Cryptocurrency – that is a word you hear in most financial conversations today. But, what exactly is a cryptocurrency? A digital asset, cryptocurrency has been designed as a medium of exchange to secure financial transactions, verify the transfer of assets, and control the creation of additional units using strong cryptography. Generally considered as the first cryptocurrency, Bitcoin was released in 2009 as open-source software. Since then, over four thousand alternative variants to bitcoin (also known as altcoins) have been released. Unlike central banking systems and centralized digital currency, cryptocurrency uses decentralized control working through blockchains that perform like financial transaction databases.
Convertible virtual currencies (bitcoins and another cryptocurrency) have been held and traded by US citizens for a number of years. How does the IRS look at cryptocurrency from the taxation point of view? The IRS on the 25th of March 2014 stated that for taxation purposes, CVCs will be treated as property – thus making it subject to capital gains. In effect, it means that any exchange or sale of CVCs or their use to purchase any asset or service becomes a taxable transaction. Any gain or loss would depend on the difference between the owner/trader’s basis in the CVC used for the transaction and the fair market value of the service or asset purchased. Any exchange of one type of CVC with another, resulting in either a gain or loss, would also be treated as a taxable transaction.
This means that cryptocurrency owners/traders need to keep a track of each and every transaction involving CVCs, calculate the tax basis and report the same in their tax returns. For many, who purchased Bitcoins and held on to them or made a few sales, this will be a simple exercise. However, for the majority who purchased CVCs regularly, and used them for exchanging with other CVCs, lent them, purchased assets and services with them, received CVCs in airdrops, and invested in ICOs, this can prove to be a very difficult job. A large number of cryptocurrency owners/traders were unaware of the IRS treatment of CVCs as property and thus ended up not being compliant with their filing as per the IRS.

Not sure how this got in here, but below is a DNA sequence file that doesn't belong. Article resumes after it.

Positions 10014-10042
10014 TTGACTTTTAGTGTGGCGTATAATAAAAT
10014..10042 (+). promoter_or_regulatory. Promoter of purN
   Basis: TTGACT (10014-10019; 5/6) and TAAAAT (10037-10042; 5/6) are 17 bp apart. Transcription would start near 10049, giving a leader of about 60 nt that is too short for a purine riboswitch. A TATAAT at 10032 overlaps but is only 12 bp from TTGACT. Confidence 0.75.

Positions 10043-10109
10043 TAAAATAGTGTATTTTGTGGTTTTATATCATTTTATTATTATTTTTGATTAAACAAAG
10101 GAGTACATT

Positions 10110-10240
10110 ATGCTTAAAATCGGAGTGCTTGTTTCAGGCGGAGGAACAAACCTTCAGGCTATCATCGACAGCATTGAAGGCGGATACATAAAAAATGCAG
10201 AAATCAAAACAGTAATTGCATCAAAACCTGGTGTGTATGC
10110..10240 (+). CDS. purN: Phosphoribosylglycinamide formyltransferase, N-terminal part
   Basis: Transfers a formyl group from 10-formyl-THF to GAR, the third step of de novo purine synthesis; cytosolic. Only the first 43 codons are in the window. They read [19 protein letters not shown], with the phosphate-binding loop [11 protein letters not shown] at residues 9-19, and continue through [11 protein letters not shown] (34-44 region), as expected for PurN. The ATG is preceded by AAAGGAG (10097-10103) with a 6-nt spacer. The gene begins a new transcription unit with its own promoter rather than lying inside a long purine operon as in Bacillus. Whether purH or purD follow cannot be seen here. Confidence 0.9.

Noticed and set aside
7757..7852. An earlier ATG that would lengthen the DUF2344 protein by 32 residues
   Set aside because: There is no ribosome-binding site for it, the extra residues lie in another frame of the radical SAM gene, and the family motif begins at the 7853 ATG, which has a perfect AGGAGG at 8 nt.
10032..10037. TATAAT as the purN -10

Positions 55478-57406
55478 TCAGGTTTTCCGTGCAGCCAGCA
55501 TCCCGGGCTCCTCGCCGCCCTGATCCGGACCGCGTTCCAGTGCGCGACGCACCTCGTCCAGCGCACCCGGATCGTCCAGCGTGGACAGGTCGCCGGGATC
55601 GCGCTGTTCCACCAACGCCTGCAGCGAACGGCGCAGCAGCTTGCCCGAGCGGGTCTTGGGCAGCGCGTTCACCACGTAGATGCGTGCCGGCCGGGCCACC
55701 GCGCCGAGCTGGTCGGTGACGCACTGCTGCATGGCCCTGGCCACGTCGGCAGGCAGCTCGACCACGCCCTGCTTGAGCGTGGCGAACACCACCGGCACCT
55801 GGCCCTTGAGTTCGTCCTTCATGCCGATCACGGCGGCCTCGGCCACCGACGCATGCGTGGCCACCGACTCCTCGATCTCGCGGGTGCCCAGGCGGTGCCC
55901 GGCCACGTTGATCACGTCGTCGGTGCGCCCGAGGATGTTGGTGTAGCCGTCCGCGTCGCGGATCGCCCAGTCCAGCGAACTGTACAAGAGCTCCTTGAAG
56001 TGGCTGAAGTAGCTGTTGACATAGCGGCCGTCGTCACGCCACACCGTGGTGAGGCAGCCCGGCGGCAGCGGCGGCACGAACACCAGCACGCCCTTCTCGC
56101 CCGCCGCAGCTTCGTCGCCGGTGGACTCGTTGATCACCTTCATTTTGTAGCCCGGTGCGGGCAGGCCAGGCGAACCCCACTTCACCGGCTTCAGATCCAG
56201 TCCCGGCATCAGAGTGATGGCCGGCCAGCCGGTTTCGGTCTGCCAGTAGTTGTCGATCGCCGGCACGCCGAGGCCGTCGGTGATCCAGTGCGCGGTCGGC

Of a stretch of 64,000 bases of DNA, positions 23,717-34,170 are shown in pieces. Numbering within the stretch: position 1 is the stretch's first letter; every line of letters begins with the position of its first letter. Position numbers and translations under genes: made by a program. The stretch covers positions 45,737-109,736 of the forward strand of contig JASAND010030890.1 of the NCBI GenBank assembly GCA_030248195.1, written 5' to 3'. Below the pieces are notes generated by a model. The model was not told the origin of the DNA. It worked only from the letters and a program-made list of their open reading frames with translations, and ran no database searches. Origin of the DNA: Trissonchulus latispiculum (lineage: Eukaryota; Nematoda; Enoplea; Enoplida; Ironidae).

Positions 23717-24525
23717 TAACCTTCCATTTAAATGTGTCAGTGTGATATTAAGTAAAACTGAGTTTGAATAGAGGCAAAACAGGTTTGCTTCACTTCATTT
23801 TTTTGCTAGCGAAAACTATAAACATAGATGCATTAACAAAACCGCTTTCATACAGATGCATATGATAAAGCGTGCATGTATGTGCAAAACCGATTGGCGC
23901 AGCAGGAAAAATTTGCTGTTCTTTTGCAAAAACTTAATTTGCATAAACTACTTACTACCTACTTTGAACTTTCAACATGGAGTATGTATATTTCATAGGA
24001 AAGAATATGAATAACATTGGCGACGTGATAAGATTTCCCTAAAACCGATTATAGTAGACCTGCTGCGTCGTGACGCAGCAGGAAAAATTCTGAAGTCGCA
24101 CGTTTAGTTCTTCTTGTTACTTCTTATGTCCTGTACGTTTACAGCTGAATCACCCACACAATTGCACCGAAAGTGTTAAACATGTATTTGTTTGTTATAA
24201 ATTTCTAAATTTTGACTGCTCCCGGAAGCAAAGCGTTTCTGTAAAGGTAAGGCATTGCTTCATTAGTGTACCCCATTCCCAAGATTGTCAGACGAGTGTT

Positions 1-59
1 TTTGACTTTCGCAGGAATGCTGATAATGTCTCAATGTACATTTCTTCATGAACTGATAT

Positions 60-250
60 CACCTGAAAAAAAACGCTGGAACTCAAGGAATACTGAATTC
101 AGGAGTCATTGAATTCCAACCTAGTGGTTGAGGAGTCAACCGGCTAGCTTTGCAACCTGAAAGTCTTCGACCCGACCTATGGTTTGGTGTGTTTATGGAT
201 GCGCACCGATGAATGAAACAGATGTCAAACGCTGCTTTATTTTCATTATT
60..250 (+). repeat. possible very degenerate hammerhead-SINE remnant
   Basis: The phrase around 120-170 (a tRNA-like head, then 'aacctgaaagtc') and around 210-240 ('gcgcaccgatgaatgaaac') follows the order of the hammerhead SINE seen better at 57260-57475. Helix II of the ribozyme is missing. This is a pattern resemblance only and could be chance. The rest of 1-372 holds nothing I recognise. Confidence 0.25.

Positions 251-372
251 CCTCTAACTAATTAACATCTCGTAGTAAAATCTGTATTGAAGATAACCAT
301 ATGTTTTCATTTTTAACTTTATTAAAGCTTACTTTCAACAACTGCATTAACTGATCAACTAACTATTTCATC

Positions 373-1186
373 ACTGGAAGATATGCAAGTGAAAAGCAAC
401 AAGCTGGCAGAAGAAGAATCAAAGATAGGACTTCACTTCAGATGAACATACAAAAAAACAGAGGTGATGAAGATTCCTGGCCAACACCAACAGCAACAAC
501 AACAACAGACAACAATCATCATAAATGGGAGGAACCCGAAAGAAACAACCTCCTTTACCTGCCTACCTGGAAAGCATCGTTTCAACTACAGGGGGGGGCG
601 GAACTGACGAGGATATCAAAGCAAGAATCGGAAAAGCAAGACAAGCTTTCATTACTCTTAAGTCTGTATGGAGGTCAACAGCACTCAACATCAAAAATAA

Enforcement By The IRS
In July 2019, letters were sent to over ten thousand cryptocurrency owners and traders by the IRS asking them to amend their returns and pay taxes on their cryptocurrency profits. The letters 6174 and 6174-A were merely to inform the taxpayer that they ‘may have’ entered into CVC transactions and to ask them to review and determine if their filing was fully compliant. Letter 6173, however, stated that the taxpayer ‘has’ entered into transactions involving CVCs and is thus required to file amended tax returns by the due date set out in the letter.
However, if the taxpayer has reason to believe that he/she is compliant in reporting and filing, then he/she can respond to the letter with all details of the transaction and how it was previously reported. Since this letter is signed under penalty of perjury, it is advisable for the taxpayer to seek the services of a tax attorney before doing so. Considering the numerous issues related to CVC transactions and their treatment for filing purposes, complying within the time frame given by the IRS could prove to be challenging.
What To Do If You Have Received A Letter
In case you are the recipient of any of the three letters from the IRS, take them very seriously and get your tax attorney to help you with complying with the demands of the letter. Ignoring any of the missives can be very expensive for you in the long run. Non-compliance could and will result in stiff penalties and in some cases, criminal proceedings against the taxpayer.
Ensure that you have reported all your CVC transactions and that their treatment has been appropriate. If there has been any transaction that has been missed out, or there exists any discrepancy in their treatment, you will need to file amended tax returns for that period as well as report the unreported transactions. This, coupled with responding to those transactions which have been flagged by the IRS but you believe to be compliant (all within 60 days) can serve to be an uphill task.
Taxpayers should review the amended return before filing to make sure that there are no issues even with the treatment of non-CVC transactions. It may be possible that the IRS may decide to review the entire tax return and not just the amended portions. Remember that the IRS can subpoena financial institutions, banks, and any other third party to access records related to your transactions. Thus, the taxpayer has to be extra careful in preparing their response to the letters – considering that they are unaware of the amount of information that’s already present with the IRS.